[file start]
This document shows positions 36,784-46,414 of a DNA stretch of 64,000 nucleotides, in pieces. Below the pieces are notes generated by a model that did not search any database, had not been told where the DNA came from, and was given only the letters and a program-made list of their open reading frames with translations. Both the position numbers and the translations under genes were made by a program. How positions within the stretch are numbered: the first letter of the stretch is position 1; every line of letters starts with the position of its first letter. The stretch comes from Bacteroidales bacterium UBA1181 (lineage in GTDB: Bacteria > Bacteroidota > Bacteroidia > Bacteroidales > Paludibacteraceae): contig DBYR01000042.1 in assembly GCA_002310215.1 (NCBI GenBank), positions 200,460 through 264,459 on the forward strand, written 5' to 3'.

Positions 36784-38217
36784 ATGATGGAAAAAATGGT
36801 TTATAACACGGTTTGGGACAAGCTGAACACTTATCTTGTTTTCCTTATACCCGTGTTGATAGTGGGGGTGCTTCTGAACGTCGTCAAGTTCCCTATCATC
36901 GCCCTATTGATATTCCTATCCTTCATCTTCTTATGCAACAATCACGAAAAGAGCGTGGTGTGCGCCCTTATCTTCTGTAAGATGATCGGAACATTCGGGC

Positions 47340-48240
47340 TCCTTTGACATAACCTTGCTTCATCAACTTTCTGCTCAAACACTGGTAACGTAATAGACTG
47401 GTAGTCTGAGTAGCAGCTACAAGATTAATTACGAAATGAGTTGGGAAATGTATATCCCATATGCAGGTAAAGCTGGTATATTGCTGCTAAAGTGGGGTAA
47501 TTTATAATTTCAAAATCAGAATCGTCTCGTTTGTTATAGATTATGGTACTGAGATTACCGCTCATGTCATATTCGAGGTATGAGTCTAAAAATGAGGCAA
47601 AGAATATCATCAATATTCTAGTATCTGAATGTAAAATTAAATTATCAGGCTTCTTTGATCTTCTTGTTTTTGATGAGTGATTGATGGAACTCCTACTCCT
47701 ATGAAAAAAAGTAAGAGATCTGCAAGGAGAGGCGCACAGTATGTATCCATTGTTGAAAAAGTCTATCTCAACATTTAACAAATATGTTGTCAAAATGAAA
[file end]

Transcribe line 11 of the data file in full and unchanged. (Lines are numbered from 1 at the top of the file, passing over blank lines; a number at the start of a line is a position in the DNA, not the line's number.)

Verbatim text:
47701 ATGAAAAAAAGTAAGAGATCTGCAAGGAGAGGCGCACAGTATGTATCCATTGTTGAAAAAGTCTATCTCAACATTTAACAAATATGTTGTCAAAATGAAA